UAE banks pushing loans to boost earnings

Gulfnews, Nov 4 – UAE banks are aggressively marketing personal loans to boost earnings in a booming economy. Growing competition is also making it easier to raise personal loans as banks are increasingly offering easier terms and higher credit limits.

Atif A Bajwa, head of retail banking at Dubais Mashreqbank admitted that banks are becoming increasingly aggressive in offering personal loans. "But you have to be careful that particular segments dont get loaded and there is no over-leveraging, particularly of the lower income segments. I think there should be a reasonable amount of self-restraint among banks," he said. Figures on loan delinquency and defaults are difficult to obtain, but bankers say they vary from a low of one per cent on auto loans where vehicles are mortgaged to the bank, to about four per cent for credit cards and personal loans without salary transfers. Murray Sims, head of personal banking at RAK Bank, said the increasing number of personal loans is due in part to Dubais booming economy.

"What you are seeing is rapid growth in the UAE and a lot of people coming into the country. A number of those individuals will require financial assistance of one sort or another and all banks would look to take advantage of that situation," Sims said. Some of those personal business loans were also used to invest in the UAEs equity market boom of 2005, Sims added.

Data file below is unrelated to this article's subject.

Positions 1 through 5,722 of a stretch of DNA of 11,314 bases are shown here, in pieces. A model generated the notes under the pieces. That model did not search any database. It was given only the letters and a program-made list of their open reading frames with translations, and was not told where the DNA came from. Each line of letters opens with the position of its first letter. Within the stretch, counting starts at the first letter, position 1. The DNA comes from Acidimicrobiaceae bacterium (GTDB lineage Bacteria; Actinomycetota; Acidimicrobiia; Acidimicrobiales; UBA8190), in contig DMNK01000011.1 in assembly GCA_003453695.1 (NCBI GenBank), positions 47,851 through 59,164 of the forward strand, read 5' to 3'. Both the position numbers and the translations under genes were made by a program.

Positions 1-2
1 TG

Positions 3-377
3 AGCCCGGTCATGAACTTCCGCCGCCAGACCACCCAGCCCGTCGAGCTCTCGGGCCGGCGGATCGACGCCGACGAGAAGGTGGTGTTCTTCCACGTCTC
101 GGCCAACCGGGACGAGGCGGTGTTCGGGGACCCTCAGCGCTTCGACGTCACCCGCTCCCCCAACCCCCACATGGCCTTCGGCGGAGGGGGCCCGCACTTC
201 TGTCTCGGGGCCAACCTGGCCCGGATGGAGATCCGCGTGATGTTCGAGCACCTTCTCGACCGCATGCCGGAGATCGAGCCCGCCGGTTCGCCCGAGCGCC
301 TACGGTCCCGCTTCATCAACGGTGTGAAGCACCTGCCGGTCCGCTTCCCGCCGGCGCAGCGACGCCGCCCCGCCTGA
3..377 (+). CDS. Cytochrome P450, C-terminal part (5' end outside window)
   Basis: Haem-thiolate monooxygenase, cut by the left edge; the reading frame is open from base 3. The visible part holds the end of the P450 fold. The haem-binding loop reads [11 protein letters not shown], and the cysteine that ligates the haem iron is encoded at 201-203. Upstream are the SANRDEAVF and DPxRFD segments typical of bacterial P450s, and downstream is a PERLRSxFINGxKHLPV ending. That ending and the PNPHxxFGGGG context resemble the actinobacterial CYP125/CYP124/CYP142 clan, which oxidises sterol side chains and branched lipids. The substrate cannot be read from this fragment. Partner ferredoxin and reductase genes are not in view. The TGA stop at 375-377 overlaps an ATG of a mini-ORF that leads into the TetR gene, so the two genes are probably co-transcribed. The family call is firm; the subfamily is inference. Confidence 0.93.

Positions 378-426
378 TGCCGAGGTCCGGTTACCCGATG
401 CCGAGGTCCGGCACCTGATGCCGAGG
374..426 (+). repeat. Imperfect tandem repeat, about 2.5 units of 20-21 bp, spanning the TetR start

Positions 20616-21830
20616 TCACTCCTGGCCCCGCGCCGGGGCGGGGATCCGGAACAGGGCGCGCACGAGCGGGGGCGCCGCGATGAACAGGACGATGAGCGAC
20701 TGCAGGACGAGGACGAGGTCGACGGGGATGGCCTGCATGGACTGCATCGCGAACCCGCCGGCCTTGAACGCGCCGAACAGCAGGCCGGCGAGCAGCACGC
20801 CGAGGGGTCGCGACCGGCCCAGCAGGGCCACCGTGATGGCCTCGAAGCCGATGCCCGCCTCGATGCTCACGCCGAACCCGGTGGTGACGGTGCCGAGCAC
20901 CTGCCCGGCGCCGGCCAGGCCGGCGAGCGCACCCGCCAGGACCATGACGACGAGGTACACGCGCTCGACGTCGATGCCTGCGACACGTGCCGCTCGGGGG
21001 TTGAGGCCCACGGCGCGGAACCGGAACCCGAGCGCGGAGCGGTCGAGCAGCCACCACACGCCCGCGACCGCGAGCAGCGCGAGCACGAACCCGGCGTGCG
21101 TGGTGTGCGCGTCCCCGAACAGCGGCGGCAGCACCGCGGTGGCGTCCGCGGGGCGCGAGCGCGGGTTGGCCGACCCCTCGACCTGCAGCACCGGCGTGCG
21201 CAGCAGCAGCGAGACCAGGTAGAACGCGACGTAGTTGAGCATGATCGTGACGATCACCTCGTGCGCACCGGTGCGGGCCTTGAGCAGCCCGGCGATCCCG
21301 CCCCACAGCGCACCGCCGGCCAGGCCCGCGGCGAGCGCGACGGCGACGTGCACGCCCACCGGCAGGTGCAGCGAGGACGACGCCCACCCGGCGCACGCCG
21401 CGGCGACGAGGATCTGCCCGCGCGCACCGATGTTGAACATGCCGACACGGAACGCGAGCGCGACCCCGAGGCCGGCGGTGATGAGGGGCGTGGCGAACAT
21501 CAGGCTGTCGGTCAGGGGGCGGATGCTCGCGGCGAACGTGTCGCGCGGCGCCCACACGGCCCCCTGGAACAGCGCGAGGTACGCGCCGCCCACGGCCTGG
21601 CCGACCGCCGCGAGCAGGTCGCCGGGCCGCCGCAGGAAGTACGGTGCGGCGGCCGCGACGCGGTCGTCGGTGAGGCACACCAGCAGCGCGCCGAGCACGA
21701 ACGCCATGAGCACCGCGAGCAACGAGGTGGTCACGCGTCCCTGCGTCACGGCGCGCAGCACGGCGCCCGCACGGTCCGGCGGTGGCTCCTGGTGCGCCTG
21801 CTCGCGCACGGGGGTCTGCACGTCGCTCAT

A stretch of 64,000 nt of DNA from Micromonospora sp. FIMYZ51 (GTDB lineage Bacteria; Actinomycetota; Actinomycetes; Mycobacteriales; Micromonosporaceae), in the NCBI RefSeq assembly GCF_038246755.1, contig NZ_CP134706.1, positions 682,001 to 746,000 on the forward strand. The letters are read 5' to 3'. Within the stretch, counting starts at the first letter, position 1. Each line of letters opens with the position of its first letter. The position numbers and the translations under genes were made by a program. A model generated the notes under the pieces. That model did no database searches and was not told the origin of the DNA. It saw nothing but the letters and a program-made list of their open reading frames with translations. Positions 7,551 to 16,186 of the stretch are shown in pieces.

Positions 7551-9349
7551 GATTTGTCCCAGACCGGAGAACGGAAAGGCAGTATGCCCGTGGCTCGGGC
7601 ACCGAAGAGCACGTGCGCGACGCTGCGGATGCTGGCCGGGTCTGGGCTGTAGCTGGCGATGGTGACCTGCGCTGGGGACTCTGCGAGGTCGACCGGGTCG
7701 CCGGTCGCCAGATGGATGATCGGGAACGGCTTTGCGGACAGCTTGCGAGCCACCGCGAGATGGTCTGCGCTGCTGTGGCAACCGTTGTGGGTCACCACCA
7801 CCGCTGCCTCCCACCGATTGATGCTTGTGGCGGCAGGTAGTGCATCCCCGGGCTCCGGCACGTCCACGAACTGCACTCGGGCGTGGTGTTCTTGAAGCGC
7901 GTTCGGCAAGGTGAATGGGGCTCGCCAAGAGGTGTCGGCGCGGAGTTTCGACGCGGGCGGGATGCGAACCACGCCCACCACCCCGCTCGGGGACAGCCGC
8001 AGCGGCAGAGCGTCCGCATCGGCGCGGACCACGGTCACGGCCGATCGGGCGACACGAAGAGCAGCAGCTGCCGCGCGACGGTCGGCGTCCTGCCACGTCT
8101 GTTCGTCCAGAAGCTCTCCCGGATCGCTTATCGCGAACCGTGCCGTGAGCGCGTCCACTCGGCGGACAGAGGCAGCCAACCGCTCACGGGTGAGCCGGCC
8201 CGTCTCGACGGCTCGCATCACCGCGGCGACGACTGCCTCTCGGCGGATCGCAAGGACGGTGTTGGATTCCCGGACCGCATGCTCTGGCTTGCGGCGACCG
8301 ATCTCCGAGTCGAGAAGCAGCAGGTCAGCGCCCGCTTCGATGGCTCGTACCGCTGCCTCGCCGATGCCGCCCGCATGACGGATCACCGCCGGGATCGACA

UAE market regulations lead to an under-valuing of IPOs, which allowed investors to reap windfall profits shortly after the shares were listed. The chance to make a quick profit encouraged borrowing for IPO subscriptions. One reason, however, that the UAE runs the risk of higher defaults is the absence of a credit bureau which allows banks to access credit information. Many developed countries have a credit bureau which compiles and distributes credit and personal information to lenders. The information helps prevent individuals borrowing indiscriminately from multiple banks.

But banks say they closely follow a blacklist provided by the UAE Central Bank that includes credit card defaulters and those whose cheques habitually bounce. "At the moment we are not seeing anything that is any major cause for concern but I would love to see a robust credit bureau operating and in the UAE. I think it would be a huge benefit to the market in the long-term," said David Proctor, chief executive at Standard Chartered.

Competition for the personal loan pie is increasingly driving banks to offer loans without demanding salary transfers, like in most developed markets. Bankers say the number of expatriates fleeing with large loans to their home countries is few. Most banks now work through credit collection agencies to deal with such cases in countries ranging from Lebanon, Syria, India and Pakistan.